Palestine (Arabic: , romanized: Filasn), officially recognized as the State of Palestine[i] (Arabic: ? , romanized: Dawlat Filasn) by the United Nations and other entities, is a de jure sovereign state in Western Asia officially governed by the Palestine Liberation Organization (PLO) and claiming the West Bank and Gaza Strip with Jerusalem as the designated capital; in practice, however, only partial administrative control is held over the 167 "islands" in the West Bank, and Gaza is ruled by a rival government (Hamas).[iii] The entirety of territory claimed by the State of Palestine has been occupied since 1948, first by Egypt (Gaza Strip) and Jordan (West Bank) and then by Israel after the Six-Day War in 1967. Palestine has a population of 5,051,953 as of February 2020, ranked 121st in the world.
After World War II, in 1947, the UN adopted a Partition Plan for Mandatory Palestine recommending the creation of independent Arab and Jewish states and an internationalized Jerusalem. This partition plan was accepted by the Jews but rejected by the Arabs. The day after the establishment of a Jewish state in Eretz Israel, to be known as the State of Israel on 14 May 1948, neighboring Arab armies invaded the former British mandate and fought the Israeli forces. Later, the All-Palestine Government was established by the Arab League on 22 September 1948 to govern the Egyptian-controlled enclave in Gaza. It was soon recognized by all Arab League members except Transjordan. Though jurisdiction of the Government was declared to cover the whole of the former Mandatory Palestine, its effective jurisdiction was limited to the Gaza Strip. Israel later captured the Gaza Strip and the Sinai Peninsula from Egypt, the West Bank (including East Jerusalem) from Jordan, and the Golan Heights from Syria in June 1967 during the Six-Day War.
On 15 November 1988 in Algiers, Yasser Arafat, Chairman of the PLO, proclaimed the establishment of the State of Palestine. A year after the signing of the Oslo Accords in 1993, the Palestinian National Authority was formed to govern (in varying degrees) areas A and B in the West Bank, comprising 165 "islands", and the Gaza Strip. After Hamas became the PNA parliament's leading party in the most recent elections (2006), a conflict broke out between it and the Fatah party, leading to Gaza being taken over by Hamas in 2007 (two years after the Israeli disengagement).
The State of Palestine has been recognized by 138 of the 193 UN members and since 2012 has had a status of a non-member observer state in the United Nations. Palestine is a member of the Arab League, the Organisation of Islamic Cooperation, the G77, the International Olympic Committee, and other international bodies. (Full article...)
Nablus is a Palestinian city in the northern West Bank, approximately 63 kilometers (39 mi) north of Jerusalem, with a population of 126,132. Located in a strategic position between Mount Ebal and Mount Gerizim, it is the capital of the Nablus Governorate and a Palestinian commercial and cultural center. Founded by the Roman Emperor Vespasian in 72 CE as Flavia Neapolis, Nablus has been ruled by many empires over the course of its almost 2,000-year-long history. In the 5th and 6th centuries, conflict between the city's Christian and Samaritan inhabitants climaxed in a series of Samaritan revolts against Byzantine rule, before their violent quelling in 529 CE drastically dwindled that community's numbers in the city. In 636, Neapolis, along with most of Palestine, came under the rule of the Islamic Arab Caliphate of Umar ibn al-Khattab; its name Arabicized to Nablus. Following its incorporation into the Ottoman empire in 1517, Nablus was designated capital of the Jabal Nablus ("Mount Nablus") district. After the loss of the city to British forces during World War I, Nablus was incorporated into the British Mandate of Palestine in 1922, and later designated to form part of the Arab state of Palestine under the 1947 UN partition plan. The end of the 1948 Arab-Israeli War saw the city instead fall to Jordan, to which it was unilaterally annexed, until its occupation by Israel during the 1967 Six-Day War. Today, the population is predominantly Muslim, with small Christian and Samaritan minorities. Since 1995, the city has been governed by the Palestinian National Authority. In the Old City, there are a number of sites of archaeological significance, spanning the 1st to 15th centuries. The city is known for its kanafeh, a popular sweet throughout the Middle East, and soap industry.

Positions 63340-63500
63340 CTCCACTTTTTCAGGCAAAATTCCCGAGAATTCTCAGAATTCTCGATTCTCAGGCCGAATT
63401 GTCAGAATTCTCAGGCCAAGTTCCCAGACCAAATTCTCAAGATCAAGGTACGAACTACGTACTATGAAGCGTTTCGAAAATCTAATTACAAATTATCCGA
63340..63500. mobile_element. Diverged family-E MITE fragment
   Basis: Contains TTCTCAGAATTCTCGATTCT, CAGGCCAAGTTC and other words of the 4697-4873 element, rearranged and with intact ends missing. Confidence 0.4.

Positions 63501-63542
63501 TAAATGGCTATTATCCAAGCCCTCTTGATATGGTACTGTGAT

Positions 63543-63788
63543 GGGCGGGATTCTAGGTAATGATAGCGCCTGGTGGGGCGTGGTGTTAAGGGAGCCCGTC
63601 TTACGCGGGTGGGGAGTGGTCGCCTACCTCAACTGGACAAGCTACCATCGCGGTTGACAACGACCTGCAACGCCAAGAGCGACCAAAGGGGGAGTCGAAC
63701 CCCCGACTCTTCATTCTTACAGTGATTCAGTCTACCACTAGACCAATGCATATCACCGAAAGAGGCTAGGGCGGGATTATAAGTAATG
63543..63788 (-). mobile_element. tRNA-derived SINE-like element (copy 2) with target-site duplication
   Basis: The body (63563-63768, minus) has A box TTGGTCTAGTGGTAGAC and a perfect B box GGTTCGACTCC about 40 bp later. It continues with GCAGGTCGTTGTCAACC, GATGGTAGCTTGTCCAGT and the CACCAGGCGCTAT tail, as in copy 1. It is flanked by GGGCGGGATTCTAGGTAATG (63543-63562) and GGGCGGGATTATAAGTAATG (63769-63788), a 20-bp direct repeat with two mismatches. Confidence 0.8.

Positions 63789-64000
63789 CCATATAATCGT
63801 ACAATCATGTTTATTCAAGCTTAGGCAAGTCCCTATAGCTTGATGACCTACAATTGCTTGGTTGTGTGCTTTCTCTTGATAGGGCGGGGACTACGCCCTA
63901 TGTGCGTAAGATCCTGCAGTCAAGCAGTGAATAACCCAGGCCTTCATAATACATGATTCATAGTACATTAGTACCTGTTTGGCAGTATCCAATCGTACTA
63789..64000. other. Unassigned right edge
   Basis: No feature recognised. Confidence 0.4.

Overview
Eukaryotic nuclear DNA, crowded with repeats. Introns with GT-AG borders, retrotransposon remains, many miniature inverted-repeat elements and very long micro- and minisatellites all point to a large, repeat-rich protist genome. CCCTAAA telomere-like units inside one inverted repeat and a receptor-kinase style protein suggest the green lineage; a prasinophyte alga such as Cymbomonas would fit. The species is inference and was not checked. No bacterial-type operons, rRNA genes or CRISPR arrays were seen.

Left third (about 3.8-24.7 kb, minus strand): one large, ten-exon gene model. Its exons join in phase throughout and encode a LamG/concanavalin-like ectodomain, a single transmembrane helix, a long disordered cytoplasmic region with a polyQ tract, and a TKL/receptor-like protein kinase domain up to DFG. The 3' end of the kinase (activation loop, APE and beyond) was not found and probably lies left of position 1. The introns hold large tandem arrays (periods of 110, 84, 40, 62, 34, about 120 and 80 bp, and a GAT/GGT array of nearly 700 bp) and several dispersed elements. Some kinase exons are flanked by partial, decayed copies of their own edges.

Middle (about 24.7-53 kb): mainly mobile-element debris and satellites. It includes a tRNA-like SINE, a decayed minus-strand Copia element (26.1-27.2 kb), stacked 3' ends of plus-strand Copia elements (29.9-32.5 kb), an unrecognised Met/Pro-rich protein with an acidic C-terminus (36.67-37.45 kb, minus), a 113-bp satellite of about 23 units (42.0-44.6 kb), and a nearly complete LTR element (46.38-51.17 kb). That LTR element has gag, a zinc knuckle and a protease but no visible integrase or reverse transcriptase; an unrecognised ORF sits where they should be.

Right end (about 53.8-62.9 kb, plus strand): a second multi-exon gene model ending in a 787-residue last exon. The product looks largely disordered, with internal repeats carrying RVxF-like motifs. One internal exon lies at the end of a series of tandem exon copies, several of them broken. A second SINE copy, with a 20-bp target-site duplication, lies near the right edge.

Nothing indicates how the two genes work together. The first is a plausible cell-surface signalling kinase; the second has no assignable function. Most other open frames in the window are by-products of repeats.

Did you know...
Sir Richard Williams
(1890–1980) is regarded as the "father" of the Royal Australian Air Force
. He was the first military pilot trained in Australia, and commanded fighter
units in World War I. A proponent of independent air power, Williams played a leading role in the establishment of the RAAF and became its first and longest-serving Chief of the Air Staff
(CAS). Born into a working class
family, he was an Army Lieutenant
when he learned to fly in 1914. As a pilot with the Australian Flying Corps in World War I, Williams commanded No. 1 Squadron
and later 40th Wing RAF
, earning the Distinguished Service Order
. Afterwards he campaigned for an Australian Air Force separate from the Army and Navy, and this came into being on 31 March 1921. The fledgling RAAF faced challenges to its existence for the next decade, and Williams was credited with maintaining its independence. However an adverse report on flying safety saw him dismissed as CAS prior to World War II. Despite promotion to Air Marshal in 1940, he never again commanded the RAAF. After the war he was forcibly retired and took up the position of Director-General of Civil Aviation
. He was knighted
shortly before his retirement in 1955.